Once I start my regular volunteer shifts at the wildlife rehabilitation center, my Saturdays get rather birdy which is exactly how I like it. While I’ve had a lot of fun this year caring for many feathered friends, I have to say that my crush for the season must go to the American Goldfinch. The center received a few nestling goldfinch in August and September, well after the usual rush of little ones that check in for care and a second chance. I recently learned that their breeding season is later than most other North American birds because it is the time of the season when fibrous seeds, used for feeding young, are produced from plants like thistle and milkweed.
I’ve always thought that goldfinch are as pretty and fun to watch as most other birds at our feeders, but now that I’ve been able to care for some little ones, I’ve fallen hopelessly beak over talons for these squeaky little golden nuggets.
Orphaned young female American Goldfinch nestling.
As this one female goldfinch started to learn to feed herself and was getting weaned off of hand-feeding, I discovered that she liked the food placed upon branches. She would gape like she wanted to be fed, but would then back away, like her instincts were kicking in at the same time, telling her that she should be feeding herself. Following her lead, I would place little bits of food on the branch. I’m not a bird expert, but judging by her reaction, food that would magically appear on a branch just millimeters from her beak seemed to go over exceptionally well.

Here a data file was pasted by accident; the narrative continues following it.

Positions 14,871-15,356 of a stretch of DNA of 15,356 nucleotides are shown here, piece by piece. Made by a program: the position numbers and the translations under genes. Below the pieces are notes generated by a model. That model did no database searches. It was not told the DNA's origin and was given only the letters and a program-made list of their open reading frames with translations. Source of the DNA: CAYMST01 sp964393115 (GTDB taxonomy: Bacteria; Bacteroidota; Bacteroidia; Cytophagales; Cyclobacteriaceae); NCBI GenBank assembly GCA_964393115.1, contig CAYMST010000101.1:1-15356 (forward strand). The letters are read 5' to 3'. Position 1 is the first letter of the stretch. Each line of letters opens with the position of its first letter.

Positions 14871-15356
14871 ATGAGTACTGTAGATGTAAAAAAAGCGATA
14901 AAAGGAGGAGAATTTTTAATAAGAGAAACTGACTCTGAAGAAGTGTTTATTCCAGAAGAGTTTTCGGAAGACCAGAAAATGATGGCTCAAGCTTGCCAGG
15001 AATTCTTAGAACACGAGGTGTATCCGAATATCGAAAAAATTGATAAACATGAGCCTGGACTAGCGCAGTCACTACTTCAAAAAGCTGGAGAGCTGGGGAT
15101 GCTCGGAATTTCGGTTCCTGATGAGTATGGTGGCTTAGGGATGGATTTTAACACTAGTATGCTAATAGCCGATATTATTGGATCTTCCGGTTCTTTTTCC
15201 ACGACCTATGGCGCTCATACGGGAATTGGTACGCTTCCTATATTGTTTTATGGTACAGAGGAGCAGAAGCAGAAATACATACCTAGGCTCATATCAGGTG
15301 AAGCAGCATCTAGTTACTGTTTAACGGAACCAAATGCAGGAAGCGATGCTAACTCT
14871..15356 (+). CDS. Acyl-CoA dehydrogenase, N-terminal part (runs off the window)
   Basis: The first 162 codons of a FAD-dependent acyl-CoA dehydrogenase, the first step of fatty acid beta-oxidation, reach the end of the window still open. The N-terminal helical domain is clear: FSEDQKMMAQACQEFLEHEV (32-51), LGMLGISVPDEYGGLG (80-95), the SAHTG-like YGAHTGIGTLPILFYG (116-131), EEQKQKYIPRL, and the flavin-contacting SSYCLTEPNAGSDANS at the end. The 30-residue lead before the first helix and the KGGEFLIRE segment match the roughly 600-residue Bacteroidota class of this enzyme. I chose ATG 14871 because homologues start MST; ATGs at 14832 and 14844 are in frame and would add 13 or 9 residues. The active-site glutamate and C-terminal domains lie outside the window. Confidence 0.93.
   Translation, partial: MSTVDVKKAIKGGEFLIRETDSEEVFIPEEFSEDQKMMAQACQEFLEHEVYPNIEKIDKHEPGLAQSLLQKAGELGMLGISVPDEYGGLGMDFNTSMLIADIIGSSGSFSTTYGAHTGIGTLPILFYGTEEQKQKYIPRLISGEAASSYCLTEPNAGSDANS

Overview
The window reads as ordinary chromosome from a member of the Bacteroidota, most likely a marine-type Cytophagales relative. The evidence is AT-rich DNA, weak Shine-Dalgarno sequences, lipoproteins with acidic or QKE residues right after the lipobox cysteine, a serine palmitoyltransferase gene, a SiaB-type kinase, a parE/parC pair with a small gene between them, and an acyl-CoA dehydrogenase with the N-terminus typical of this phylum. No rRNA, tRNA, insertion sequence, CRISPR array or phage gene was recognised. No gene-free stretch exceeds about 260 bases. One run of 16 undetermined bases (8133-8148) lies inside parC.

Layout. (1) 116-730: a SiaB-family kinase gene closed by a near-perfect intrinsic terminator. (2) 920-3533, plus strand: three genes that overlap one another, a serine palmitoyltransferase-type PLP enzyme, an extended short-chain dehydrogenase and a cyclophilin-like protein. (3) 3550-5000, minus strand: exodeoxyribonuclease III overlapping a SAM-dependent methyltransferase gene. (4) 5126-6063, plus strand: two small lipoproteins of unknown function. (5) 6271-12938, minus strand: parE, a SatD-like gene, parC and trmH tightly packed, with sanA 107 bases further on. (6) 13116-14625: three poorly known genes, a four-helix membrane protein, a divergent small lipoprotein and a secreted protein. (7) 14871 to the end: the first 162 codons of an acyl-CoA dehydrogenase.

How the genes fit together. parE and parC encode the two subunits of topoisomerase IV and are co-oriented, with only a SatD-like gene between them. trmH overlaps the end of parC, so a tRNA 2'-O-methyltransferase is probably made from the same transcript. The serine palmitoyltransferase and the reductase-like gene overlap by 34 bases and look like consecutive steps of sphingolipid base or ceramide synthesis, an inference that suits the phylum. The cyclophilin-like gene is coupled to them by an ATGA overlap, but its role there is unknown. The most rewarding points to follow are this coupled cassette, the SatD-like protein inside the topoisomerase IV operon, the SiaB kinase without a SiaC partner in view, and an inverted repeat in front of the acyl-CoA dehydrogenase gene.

Eating on her own and perching pretty!
I’m simply delighted that this sweet little bird, the only survivor from a fallen nest, was recently released.
There is a sibling trio of orphaned goldfinch that will be ready for release soon as well. Like any other group of siblings, this bird bunch has squabbled, jumped on each other, fought over food, knocked each other over, chatted about who-knows-what, learned from one another, and become bothered when temporarily separated.
Thick as thieves.
As the trees start to display their autumn colors, as falling temperatures coax us in to fuzzy sweatshirts, and as marketers wheedle us in to purchasing pumpkin-inspired everything, I find that my eye has perhaps wandered a bit here and there towards a devilishly handsome crow that is recovering from a wing injury. Is this popular symbol of the season already vying for position as my new corvid crush?
PLEASE consult a licensed wildlife rehabilitator any time you find orphaned wildlife. Providing the wrong food or feeding improperly can lead to the death of that bird or animal.